ContNet is a specification of a web protocol and a document markup format that together represent a more content-focused alternative to the World Wide Web.

It focuses on simplicity for both computers and humans. As a goal, a complete implementation of a client should be feasible as a one-man job instead of requiring years of development by a large team. The document format focuses on simple semantic hypertext content at the cost of layout, styling and scripting.

Why ContNet?

The Web, specifically HTTP as the protocol and HTML (with the use of CSS for styling and JavaScript for scripting) as the document format, is the de-facto hypertext information system implementation and the largest content distribution platform in the world.

Since the Web's inception, it has been constantly in development, with many new features being added both in official specifications and as proprietary vendor extensions. By now, it's an application platform of vast complexity. Implementing it from scratch is so complicated that, despite the Web being the biggest and most visible part of the Internet, only a few distinct implementations with close to full support exist. Usable features are defined by web browser support, not by their presence in the standards.

HTML integrates content and layout into a single markup. When mixed with CSS and JavaScript, especially when the content is loaded dynamically using scripts, the page has to fully render to draw the content on the screen, with the content only being presented in a format meant to be consumed by humans.

As a consequence of that, using the Web without one of the few available web browser engines is not viable, while using a full web browser often requires having a relatively modern computer, since most need hundreds of megabytes of memory and significant CPU power to work normally. General-purpose programmatic content extraction from arbitrary websites is almost impossible. In most cases, dedicated APIs have to be used to access clear content.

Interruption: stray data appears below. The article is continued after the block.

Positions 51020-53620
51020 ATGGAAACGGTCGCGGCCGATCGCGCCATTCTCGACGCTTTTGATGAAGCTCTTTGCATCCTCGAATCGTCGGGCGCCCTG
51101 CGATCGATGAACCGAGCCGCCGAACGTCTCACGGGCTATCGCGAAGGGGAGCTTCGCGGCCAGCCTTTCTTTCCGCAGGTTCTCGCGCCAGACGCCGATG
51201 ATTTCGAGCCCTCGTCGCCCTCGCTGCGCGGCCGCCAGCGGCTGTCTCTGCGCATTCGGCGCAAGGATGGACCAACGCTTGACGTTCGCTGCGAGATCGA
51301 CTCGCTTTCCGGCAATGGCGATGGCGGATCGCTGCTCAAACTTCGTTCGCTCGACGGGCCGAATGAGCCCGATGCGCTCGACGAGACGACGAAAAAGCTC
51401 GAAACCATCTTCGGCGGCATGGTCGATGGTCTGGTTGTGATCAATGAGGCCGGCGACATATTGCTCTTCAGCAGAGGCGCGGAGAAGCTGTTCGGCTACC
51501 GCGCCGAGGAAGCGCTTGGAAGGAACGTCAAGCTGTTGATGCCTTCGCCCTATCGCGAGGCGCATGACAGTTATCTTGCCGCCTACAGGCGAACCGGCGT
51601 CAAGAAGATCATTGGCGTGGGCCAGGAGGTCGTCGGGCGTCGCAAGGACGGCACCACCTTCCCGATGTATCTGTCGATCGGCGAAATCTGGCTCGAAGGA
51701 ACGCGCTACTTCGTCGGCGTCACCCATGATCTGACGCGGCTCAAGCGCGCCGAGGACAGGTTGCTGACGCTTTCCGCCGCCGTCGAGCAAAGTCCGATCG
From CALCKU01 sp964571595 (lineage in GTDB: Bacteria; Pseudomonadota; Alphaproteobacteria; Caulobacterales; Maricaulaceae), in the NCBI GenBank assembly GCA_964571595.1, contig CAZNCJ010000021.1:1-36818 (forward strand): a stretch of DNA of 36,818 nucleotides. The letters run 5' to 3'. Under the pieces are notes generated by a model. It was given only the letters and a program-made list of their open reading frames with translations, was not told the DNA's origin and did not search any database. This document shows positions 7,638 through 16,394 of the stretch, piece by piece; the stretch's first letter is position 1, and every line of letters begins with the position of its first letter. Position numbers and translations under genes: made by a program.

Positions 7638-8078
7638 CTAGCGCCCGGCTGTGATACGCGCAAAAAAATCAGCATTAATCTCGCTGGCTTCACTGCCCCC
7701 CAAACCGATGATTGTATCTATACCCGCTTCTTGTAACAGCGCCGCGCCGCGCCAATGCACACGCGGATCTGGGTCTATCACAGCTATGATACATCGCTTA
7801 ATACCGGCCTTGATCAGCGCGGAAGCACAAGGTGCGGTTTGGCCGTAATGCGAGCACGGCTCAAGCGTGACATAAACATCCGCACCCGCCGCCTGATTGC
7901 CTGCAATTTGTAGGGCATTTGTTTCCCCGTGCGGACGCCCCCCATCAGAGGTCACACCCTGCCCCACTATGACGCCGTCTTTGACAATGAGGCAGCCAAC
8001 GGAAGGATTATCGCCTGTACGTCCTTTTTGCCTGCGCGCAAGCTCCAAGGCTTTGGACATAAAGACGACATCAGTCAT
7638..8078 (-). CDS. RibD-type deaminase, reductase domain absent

ContNet is an attempt to simplify both the implementation and the usage of content-based websites. It focuses on simple and unambiguous specification-defined behavior that is easy to understand and implement.

CNP, the application protocol part of ContNet, is similar to a simplified version of HTTP with stricter and clearer syntax that avoids specifying too many complex features in the hope that most clients will implement all of them instead of just a small subset. While CNP currently lacks advanced optimizations that may be present in HTTP/2, some of them, or similar features, will be added in a simple form in the future.

The markup language CNM is meant to be used to write simple hypertext pages that are easy to parse while still being readable and easy for humans to write. CNM puts focus on the (mostly textual) semantic content with a small amount of relevant metadata (such as navigation to related pages). The syntax is inspired by markup languages such as Markdown and LaTeX, but is simpler, unambiguous and easier to parse. By using indentation-delimited block structure, blocks can be nested without having to worry about using closing tags; any line with less indentation than the block contents ends the block. That should make it more human-friendly than the tag-based SGML syntax. CNM only includes semantic layout, such as sections, tables and lists. CNM also enables various parsing shortcuts that can make document manipulation significantly faster than fully parsing it.